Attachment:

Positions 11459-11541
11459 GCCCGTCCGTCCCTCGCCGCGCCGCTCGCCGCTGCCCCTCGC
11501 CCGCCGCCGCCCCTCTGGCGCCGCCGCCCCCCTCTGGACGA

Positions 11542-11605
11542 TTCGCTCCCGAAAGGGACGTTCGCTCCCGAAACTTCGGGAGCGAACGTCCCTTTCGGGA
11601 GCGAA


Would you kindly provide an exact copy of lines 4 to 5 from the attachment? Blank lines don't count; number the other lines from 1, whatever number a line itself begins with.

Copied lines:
Positions 11542-11605
11542 TTCGCTCCCGAAAGGGACGTTCGCTCCCGAAACTTCGGGAGCGAACGTCCCTTTCGGGA